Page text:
Another powerful use case in action was to be seen at Salesforce’s World Tour event earlier this month in the shape of the Lake County Health Department (LCHD) in Northern Illinois, population 700,000, a total topped up by a changing demographic of visitors and commuters. In only eight weeks, the LCHD set up and deployed its Lake County AllVax Portal, an online vaccine registration and orchestration system built on Salesforce’s Customer 360 Platform for Government. Jefferson McMillan-Wilhoit, Director of Health Informatics and Technology at LCHD, explained:
Everyone across the globe is really clamoring for this vaccine, as we all should. Everybody wants to get our lives back and we want to get back to that environment that everyone has been talking about, about being able to see our family and be with our friends again. But there's a lot of logistics involved in doing that and that's one of the reasons why we built the AllVax system. We want to shield our community from all of those logistics.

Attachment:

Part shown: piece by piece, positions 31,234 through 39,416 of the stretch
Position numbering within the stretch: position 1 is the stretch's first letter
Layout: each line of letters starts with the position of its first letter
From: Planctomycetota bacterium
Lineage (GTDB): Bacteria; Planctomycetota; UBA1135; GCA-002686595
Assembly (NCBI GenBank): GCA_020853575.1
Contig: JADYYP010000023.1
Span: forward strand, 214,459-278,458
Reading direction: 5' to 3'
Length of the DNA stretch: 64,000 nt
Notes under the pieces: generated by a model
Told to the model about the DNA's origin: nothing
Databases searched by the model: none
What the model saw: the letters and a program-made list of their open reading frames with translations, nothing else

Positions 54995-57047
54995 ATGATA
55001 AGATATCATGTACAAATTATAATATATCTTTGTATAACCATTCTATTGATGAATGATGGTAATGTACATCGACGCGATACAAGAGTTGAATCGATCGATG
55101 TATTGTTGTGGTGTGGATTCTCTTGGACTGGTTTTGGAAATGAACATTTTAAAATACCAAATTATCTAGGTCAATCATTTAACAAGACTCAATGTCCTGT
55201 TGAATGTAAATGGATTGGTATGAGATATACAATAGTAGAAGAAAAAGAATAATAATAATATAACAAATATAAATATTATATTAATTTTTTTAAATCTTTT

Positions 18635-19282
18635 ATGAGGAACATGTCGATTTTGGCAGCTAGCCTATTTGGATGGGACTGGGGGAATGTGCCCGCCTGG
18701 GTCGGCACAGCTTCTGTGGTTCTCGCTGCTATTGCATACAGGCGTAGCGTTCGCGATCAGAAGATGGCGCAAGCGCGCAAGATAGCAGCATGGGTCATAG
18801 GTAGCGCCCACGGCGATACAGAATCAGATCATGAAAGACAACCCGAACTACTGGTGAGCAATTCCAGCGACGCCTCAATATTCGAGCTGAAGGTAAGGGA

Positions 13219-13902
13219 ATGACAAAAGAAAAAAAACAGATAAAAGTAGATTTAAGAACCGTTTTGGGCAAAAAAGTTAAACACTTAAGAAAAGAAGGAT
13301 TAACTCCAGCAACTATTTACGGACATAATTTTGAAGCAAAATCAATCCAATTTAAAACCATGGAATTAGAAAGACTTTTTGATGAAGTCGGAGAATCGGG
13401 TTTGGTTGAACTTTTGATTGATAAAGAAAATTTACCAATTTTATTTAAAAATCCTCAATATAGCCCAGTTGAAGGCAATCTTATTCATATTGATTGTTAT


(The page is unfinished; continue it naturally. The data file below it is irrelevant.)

AllVax is intended to act a single source of truth that guides Lake County residents through the vaccination process. Entering the portal via Experience Cloud, users create a personal profile and are able to access FAQs about the vaccination program in general. A customer record is created in Health Cloud, which is used to determine eligibility for vaccination. McMillan-Wilhoit said:
When it comes to vaccine orchestration, having a single source of truth is the most important thing. The CDC changes their information almost daily now. Our system has to be able to respond to that. Our system can talk to other hospitals, to pharmacies, to businesses and their HR systems. We are able to get this 360 degree view of our community members.